I received this question to PursePundit from a television news researcher – “I’m working on a piece related to the recession and full time moms forced back into the workforce (as husbands lose their jobs or take pay cuts). Could you offer some insight?”
Absolutely this is happening, as intuition would tell us, but the question is are they successful? The likely answer to that is, no.
Overall, unemployment is on the rise, with drastic hits in housing related industries, areas dominated by men. This not only includes construction, but also finance areas like mortgage banking. Finance more generally has been hit hard losing tens of thousands of jobs with more to come. Decreasing consumer spending is leading to broader based job cuts across sectors and across industries. In general demand is not very good, for men or women. Additionaly, the numbers of women that are trying to reenter the workplace is likely not captured in the unemployment numbers we get reported to us, thus understating the unemployement situation.
Women entering the job market, after years of absence, face huge challenges coming back in, even in good markets. There is a proven mommy discount, which researchers like Sylvia Ann Hewlett and others have noted in discussions about ‘on ramping’. I recently read a piece in the NY Times which made me wild. It almost celebrated the big opportunity for employers in hiring women who have been at home because they can pay them up to 40% less then they are ‘worth’ based on their skills and experience because of the time out. The author went on to say that these women were just grateful to have a job, almost at any price.
Leslie Bennetts, in her book “The Feminine Mistake”, highlights the risks that women are taking in making that choice to leave full time employment to full time motherhood, a risk that becomes reality in economic downturns. She advises women, strongly, to weigh these risks very carefully before choosing to leave. Women who have stayed at work, even part time, will be in a much better position to step-up their financial contribution to the family should the family be in need.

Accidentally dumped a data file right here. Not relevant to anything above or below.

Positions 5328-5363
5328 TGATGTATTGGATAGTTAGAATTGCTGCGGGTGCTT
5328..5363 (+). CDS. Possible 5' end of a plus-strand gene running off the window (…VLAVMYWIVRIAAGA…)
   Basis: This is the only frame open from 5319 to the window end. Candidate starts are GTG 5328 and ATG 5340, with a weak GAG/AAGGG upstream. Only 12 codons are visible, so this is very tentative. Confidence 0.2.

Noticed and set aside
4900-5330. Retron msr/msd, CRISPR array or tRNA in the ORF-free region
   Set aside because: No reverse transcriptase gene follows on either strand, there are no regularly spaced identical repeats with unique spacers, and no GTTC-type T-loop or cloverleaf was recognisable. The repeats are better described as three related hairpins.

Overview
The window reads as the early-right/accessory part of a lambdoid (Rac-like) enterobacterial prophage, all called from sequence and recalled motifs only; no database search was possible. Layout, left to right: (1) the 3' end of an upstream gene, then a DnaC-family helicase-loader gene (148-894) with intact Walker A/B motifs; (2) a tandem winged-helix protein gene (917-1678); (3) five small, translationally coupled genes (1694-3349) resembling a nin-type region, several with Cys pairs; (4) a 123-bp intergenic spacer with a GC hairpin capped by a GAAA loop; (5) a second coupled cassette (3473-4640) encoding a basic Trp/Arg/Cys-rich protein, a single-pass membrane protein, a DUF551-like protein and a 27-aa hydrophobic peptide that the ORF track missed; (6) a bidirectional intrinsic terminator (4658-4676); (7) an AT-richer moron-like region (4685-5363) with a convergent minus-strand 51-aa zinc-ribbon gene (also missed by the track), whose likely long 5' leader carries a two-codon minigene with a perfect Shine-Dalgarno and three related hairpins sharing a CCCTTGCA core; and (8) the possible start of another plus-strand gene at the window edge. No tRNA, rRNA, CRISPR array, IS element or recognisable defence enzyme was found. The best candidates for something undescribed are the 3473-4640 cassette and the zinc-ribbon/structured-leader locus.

So back to the question. How are women doing when forced to return to the workplace after years of absence due to economic need? Most women who are forced back in to the work place out of economic need in bad economic conditions will likely have to take jobs that are well beneath their abilities, and accept pay that is not in the same ballpark of what they earned prior to leaving. Many will find the limited options not doable, and instead opt to downsize their lifestyles drastically. This is clearly already happening and is what contributes to the downward economic cycle. For others, particularly those who have kept their skills current and their professional networks, success is more likely.
Though I was not able to easily find research on this subject a good place to look would be The National Council for Research on Women, a network of over 100 Womens research and Policy Centers.